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Yves Bonnefoy dossier: Index.

‘BONNEport1prwrfestFOY’S PROSE AND poetry constitute a two-track adventure that has few equals since Baudelaire and Leopardi,’ writes Anthony Rudolf. ‘The extraordinary energy and potency of the prose — “sa gravité enflammée” in the fine phrase of Philippe Jaccottet — is the result of a tension. This tension is, to simplify, between presence and concept: concepts, like number, are arrogant excarnations born of gnostic duality, denying presence, finitude, mortality and death.’

Yves Bonnefoy, often acclaimed as France’s greatest living poet, has published nine major collections of verse, several books of tales, and numerous studies of literature and art. He succeeded Roland Barthes at the Collège de France. (Barthes had been Professor of Literary Semiotics. Bonnefoy was Professor of Comparative Poetics, and is now Emeritus.)

His work has been translated into scores of languages. In addition to his work as a poet, he is a celebrated translator of Shakespeare, Yeats, Keats, and Leopardi.

Most recently, he has added to his long list of honors the European Prize for Poetry (2006) and the Kafka Prize (2007).  His latest books to appear in English are an anthology, Second Simplicity: New Poetry and Prose, 1991-2011 (US link) (Yale University Press, 2012), Beginning and End of the Snow (US) (Bucknell, 2012), The Present Hour (US), and The Digamma (both from Seagull Books). He lives in Paris.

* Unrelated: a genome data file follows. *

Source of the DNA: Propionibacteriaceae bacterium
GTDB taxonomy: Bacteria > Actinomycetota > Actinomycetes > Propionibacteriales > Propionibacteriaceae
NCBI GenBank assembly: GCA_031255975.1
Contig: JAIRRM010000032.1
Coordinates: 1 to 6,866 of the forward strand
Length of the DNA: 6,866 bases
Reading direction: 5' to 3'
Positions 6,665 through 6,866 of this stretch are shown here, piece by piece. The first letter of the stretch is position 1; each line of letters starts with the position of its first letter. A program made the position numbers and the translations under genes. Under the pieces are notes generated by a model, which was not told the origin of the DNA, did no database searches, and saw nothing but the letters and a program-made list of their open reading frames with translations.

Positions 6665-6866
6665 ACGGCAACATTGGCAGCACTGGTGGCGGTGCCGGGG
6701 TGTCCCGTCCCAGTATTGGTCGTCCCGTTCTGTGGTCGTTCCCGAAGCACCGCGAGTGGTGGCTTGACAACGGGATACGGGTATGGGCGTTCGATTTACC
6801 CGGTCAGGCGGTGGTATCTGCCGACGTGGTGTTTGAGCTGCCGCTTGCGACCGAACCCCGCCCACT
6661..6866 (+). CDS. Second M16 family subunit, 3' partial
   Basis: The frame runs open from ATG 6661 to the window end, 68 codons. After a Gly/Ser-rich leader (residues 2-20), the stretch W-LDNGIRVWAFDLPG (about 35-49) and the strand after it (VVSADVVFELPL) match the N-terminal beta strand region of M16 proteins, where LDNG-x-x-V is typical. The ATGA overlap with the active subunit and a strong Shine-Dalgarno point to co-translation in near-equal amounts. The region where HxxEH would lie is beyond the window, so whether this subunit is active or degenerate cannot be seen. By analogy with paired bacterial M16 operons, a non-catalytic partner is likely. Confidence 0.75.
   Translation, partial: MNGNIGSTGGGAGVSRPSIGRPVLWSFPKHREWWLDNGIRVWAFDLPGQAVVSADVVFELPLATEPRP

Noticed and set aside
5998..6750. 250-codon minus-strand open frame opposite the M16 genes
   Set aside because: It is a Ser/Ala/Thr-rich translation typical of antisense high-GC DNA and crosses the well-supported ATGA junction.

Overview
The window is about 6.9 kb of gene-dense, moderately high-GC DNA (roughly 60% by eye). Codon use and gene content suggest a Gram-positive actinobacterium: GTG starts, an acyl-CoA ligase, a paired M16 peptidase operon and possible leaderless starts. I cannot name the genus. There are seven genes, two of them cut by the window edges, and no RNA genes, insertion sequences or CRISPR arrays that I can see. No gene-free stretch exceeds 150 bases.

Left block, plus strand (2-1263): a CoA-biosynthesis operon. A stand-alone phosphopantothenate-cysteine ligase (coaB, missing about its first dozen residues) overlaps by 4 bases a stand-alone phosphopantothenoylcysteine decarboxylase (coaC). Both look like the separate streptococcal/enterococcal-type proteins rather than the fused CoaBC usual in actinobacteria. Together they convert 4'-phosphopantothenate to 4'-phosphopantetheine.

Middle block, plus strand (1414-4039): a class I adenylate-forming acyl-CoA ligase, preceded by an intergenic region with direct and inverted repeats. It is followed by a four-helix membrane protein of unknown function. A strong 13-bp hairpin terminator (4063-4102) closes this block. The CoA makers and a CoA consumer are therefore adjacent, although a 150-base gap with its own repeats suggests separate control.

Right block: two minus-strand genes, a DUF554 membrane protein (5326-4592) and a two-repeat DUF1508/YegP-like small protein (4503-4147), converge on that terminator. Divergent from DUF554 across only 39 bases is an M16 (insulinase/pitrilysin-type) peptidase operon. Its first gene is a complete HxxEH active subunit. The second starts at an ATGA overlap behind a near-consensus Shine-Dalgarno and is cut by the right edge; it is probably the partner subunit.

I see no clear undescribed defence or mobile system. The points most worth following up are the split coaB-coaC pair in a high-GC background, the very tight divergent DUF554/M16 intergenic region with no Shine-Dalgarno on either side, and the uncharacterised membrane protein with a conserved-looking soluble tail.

This Fortnightly dossier contains commentary by Anthony Rudolf and Alan Wall, and new translations of Bonnefoy by Mr Rudolf, Hoyt Rogers and Beverley Bie Brahic, along with a portfolio of work by Paula Rego.



Dialogics: Fifty years.

‘Hier régnant désert (1958), L’Improbable (1959) and Rimbaud par lui-même (1961) changed my life nearly fifty years ago, and remain potent, as transformative elements in life always do. When I read them, I knew I must have a life on the page, because the page is where the forms of life speak to us most deeply.’


Image and poiesis.

The Arrière-pays and The Present Hour, two new books by Yves Bonnefoy, use memory and image to create ‘dream-like vividness and immediacy’.


Three translations by BEVERLEY BIE BRAHIC.

At the Garden Gates.

Water and Bread.


Three translations by HOYT ROGERS.

The Translator’s Task.

Outside? Inside?


A portfolio by PAULA REGO and two translations by ANTHONY RUDOLF.

The Curved Planks, with a note, ‘Dear Paula’.

Added to this dossier:

A letter to Shakespeare.

Translated by Hoyt Rogers. Published December 2014.

For a critical survey of Bonnefoy’s work, see The Poetics of Yves Bonnefoy (UK) by John Naughton.




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